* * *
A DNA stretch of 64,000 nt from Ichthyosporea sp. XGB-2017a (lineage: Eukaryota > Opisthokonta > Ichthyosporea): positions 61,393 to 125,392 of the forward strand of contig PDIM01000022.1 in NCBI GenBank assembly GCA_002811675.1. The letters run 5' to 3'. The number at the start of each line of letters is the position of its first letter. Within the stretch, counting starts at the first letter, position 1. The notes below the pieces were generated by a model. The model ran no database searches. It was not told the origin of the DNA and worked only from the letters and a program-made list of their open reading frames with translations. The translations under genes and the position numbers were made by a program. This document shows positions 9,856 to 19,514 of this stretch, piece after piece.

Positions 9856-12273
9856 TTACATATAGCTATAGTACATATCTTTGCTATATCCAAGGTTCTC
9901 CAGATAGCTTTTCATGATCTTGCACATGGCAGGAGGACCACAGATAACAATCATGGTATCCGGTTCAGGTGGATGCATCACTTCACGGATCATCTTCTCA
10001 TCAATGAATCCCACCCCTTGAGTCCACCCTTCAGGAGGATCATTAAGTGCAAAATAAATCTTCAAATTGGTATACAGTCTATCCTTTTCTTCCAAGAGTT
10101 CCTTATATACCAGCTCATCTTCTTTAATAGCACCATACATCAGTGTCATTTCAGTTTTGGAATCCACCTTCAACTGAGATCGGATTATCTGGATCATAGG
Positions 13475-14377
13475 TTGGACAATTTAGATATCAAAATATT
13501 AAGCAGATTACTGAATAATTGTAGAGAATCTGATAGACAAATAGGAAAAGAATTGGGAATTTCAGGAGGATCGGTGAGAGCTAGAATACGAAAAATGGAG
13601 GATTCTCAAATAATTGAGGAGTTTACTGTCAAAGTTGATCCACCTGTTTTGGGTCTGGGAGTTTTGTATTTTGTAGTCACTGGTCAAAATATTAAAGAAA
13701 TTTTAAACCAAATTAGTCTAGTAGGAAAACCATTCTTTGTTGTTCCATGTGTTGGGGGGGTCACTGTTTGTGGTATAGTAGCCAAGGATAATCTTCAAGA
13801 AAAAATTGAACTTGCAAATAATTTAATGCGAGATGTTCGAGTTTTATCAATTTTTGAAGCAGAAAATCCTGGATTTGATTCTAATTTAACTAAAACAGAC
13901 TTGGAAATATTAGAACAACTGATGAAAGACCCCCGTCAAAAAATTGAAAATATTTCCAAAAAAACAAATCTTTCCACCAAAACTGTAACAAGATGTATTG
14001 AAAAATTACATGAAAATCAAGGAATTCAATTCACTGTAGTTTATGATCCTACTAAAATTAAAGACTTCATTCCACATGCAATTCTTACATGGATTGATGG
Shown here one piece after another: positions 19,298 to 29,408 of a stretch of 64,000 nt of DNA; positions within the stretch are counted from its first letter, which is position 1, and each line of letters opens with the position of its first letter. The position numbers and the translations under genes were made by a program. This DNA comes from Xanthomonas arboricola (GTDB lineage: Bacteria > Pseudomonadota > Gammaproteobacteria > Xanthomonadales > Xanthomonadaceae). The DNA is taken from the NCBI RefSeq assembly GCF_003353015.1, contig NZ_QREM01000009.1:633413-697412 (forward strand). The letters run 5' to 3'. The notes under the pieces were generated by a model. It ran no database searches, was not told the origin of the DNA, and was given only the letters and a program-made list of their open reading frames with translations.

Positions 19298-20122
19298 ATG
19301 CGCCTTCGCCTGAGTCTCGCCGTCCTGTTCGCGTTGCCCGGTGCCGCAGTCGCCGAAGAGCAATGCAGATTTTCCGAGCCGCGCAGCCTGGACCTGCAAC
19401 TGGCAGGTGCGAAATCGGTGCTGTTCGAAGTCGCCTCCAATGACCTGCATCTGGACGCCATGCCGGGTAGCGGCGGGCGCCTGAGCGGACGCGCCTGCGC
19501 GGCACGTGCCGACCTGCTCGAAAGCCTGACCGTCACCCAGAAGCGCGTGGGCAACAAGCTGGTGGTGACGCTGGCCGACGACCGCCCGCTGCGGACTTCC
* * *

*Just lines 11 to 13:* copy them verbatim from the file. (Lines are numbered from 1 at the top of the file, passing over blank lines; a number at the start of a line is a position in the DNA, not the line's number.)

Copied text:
13701 TTTTAAACCAAATTAGTCTAGTAGGAAAACCATTCTTTGTTGTTCCATGTGTTGGGGGGGTCACTGTTTGTGGTATAGTAGCCAAGGATAATCTTCAAGA
13801 AAAAATTGAACTTGCAAATAATTTAATGCGAGATGTTCGAGTTTTATCAATTTTTGAAGCAGAAAATCCTGGATTTGATTCTAATTTAACTAAAACAGAC
13901 TTGGAAATATTAGAACAACTGATGAAAGACCCCCGTCAAAAAATTGAAAATATTTCCAAAAAAACAAATCTTTCCACCAAAACTGTAACAAGATGTATTG